Today is my last day at Tufts DCA, and I keep dwelling on all the things I love about this place. There’s what I I love about Tufts University; today on my way into work, as I walked past the straw bales they put against trees so local kids sledding down the hill won’t hurt themselves, I thought about how one of the things that drew me to Tufts in the first place was how it is a member of the surrounding community. There’s also DCA, and everything I will miss here. Of course there’s the people and the work and everything that we’ve accomplished in the time I’ve been here, but let’s face it, it’s easier to blog about my favorite elements from our collections. Therefore I present for you:
Deborah’s list of five treasures she’s enjoyed finding in our collections, in no particular order:
- “Outerbridge Horsey“. I know this record doesn’t look like much but I am so fond of Mr. Horsey. He’s my favorite name in the entire A New Nation Votes project. One thing I love about the Outerbridge Horsey family is that they understand how truly wonderful the name is: Outerbridge Horsey VII is alive and a practicing architect in Georgetown.
- “Dog with sign protesting new dorms“, 1978. How can anyone not love this beautiful dog, who is very adamant that there should be no dorms.
- “The Ginger-Beer Man“, 1890. This gregarious fellow has been my go to image for testing search for years.
- “Marine Technology Transfer and the Law of the Sea“, 1984. This is a doctoral dissertation, submitted to the faculty of The Fletcher School of Law and Diplomacy, by the current dean of the Fletcher School. In between that dissertation and his current position as Dean, he was NATO Supreme Commander Europe. I am always so fascinated by the non-academia experience of the Fletcher faculty.
- I don’t have any particular favorites from the This I Believe collection, but I like the collection so much not just because I’m proud of how much work we put in to making this audio + transcript interface have lovely usability and accessibility, but because the content in general makes the 1950s real to me. Here’s a nice sampling: Annie Fisher, 1954, Nazrat Farooki, 1954, Vita Sackville-West, 1953, Yaroslav Chyz, 1952, Louis Brandeis, 1952, Violet Bonham Carter, 1952. What I love about This I Believe is how it blends famous people and regular Joes so seamlessly, without any presumption by either the show or the speakers that the two classes of speakers are any different from one another.
Diane Pilson, November 1979
As we near the end of one of the saddest side effect of our beloved democracy — the every-four-years cycle of Americans thinking the worst of one another — I found myself with the need to reassure myself about human nature.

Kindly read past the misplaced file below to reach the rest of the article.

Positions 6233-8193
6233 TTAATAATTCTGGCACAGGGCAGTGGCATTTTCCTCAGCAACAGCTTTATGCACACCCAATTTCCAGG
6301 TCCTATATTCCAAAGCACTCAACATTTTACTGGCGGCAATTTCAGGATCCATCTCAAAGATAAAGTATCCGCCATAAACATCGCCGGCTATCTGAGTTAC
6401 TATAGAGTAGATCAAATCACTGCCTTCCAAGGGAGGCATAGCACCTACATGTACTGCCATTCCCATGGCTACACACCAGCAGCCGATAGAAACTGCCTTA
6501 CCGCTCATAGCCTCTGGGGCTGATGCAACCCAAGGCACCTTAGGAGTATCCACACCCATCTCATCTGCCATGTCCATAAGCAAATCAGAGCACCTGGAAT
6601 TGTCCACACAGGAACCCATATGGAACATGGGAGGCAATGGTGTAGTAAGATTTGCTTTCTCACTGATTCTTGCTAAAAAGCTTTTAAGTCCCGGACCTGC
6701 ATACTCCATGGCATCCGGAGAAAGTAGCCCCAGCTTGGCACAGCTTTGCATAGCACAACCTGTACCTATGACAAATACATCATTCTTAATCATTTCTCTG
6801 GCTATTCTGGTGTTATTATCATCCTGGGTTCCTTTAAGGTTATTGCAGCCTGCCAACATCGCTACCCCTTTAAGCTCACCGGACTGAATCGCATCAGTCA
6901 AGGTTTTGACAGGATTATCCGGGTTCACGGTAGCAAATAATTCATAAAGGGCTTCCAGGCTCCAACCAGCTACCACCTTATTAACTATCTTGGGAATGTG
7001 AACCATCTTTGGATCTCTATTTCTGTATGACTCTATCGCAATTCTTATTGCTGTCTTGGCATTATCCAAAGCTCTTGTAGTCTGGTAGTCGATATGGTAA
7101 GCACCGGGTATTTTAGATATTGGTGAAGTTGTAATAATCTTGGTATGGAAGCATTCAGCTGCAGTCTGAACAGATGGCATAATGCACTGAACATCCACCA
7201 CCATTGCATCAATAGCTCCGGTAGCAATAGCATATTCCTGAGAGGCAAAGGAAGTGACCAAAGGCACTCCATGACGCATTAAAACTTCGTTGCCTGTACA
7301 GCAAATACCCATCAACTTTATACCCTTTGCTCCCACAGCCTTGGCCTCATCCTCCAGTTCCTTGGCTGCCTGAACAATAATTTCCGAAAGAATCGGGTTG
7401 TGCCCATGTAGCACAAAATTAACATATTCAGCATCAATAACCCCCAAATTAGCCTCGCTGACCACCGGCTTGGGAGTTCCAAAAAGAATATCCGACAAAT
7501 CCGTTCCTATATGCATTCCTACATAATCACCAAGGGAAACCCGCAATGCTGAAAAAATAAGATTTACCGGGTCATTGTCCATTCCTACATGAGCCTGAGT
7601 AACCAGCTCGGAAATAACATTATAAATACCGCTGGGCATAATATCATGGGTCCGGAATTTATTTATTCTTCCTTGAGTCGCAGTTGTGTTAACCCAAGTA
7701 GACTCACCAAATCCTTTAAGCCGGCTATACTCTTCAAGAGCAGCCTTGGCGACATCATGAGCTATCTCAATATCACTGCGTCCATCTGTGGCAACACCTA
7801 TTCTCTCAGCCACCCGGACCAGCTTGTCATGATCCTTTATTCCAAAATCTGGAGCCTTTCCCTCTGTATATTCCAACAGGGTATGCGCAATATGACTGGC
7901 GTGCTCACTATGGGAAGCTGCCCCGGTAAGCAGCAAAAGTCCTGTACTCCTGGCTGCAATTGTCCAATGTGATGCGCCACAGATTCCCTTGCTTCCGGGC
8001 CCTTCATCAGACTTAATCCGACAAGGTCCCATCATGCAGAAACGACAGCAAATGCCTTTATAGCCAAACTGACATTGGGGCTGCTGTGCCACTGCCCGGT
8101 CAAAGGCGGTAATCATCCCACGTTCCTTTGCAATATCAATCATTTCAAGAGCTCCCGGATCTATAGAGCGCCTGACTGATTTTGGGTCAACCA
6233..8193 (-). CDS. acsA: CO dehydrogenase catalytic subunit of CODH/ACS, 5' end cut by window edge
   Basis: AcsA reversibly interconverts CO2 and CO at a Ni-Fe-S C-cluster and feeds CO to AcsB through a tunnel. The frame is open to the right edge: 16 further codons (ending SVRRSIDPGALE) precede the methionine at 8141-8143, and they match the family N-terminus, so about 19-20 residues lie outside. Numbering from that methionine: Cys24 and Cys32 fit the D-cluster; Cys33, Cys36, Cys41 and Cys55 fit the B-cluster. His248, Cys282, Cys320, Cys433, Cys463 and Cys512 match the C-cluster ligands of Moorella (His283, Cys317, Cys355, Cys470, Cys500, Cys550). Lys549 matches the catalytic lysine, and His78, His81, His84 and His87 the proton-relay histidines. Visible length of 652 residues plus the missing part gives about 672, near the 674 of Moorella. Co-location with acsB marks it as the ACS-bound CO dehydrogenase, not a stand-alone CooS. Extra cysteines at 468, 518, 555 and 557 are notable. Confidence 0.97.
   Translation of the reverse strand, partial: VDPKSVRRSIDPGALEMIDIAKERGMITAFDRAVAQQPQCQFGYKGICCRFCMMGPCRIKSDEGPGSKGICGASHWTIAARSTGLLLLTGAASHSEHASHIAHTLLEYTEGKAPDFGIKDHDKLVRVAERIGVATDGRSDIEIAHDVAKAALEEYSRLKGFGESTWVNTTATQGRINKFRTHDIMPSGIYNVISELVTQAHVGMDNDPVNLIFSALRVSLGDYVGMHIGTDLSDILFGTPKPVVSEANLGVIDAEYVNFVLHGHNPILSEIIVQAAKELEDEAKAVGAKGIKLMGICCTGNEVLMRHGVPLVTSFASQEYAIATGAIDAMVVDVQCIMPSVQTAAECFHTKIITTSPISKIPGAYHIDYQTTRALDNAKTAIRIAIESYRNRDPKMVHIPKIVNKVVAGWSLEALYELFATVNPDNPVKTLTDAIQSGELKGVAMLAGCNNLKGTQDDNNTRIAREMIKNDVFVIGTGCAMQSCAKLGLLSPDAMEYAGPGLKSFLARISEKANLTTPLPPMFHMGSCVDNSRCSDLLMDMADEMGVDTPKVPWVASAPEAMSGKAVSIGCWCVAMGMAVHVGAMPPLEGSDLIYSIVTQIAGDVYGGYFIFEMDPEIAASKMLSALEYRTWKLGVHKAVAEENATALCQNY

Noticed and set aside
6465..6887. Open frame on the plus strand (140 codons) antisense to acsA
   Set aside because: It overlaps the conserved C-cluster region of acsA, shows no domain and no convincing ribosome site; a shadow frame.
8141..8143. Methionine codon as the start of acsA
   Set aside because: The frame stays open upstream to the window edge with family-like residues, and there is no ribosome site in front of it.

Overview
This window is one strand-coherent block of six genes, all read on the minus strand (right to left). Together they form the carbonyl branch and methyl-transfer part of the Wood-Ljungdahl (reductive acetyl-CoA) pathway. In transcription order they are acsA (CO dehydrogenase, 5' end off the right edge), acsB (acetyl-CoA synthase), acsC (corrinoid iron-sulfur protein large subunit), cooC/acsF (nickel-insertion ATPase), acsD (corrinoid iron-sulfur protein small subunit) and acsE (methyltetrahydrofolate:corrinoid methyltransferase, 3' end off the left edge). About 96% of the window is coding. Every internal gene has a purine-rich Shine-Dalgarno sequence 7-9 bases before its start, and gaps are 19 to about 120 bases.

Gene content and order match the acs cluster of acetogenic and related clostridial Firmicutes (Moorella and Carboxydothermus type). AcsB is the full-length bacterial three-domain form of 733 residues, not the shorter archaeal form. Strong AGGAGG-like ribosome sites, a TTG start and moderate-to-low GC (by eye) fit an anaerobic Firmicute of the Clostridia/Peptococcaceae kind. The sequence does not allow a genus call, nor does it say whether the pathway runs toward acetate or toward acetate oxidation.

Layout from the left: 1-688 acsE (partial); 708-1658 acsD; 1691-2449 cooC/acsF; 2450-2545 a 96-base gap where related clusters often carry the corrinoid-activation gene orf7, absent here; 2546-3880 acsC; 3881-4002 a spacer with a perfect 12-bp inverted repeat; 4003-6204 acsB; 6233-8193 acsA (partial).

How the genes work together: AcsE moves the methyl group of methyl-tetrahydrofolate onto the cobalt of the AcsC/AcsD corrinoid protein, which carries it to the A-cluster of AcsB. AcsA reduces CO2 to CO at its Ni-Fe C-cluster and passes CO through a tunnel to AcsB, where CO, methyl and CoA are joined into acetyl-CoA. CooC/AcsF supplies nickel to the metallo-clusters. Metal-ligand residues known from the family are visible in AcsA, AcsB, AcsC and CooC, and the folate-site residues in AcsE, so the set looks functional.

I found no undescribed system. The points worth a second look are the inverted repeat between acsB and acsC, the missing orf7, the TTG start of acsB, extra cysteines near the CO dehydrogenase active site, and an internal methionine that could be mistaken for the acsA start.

This I Believe was a radio program that Edward R Murrow hosted from 1951 to 1955, in which both famous and everyday people recorded short essays about their personal belief systems. We have many audio recordings from This I Believe in the TDL, and I found myself listening to them. So here are the living philosophies of some thoughtful men and women from the 1950s, presented because at least for today, they helped my life be richer, fuller, happier.
(You can also view all of the interviews in our new, beta digital library which gives you the option of reading the transcript on its own or watching it scroll with the audio. For example, this is the current digital library recording of Mrs. Philip W Pillsbury, president of the Planned Parenthood Federation of America‘s statement of faith in God. Here is Mrs. Philip W Pillsbury in our beta digital library. Play around, see what you can see! This site is beta, of course, so not everything is going to work.)
Here are a few interviews that stood out for me, presented in the non-beta, stable digital library.
If I could sum up what I believe in a single sentence, I think it would this: I believe in the future. [...] I believe in the youth of our nation. For three decades, I have devoted all I can of time, effort, and money to young people’s groups and youth organizations. I believe that they are our brightest hope and promise for the future of America. I therefore feel that I should dedicate myself to their training with unstinting devotion.
One can find among all people and all religions the same love of truth and of freedom which leads towards peace. I, therefore, believe that through mutual understanding and fellowship will come universal brotherhood. I believe in removing the mental barriers between peoples and bringing them close to each other’s heart. Common fear and mistrust only come from ignorance, and the gulf can be bridged only by knowledge. I believe greater knowledge can create new bonds of trust and friendship among all peoples.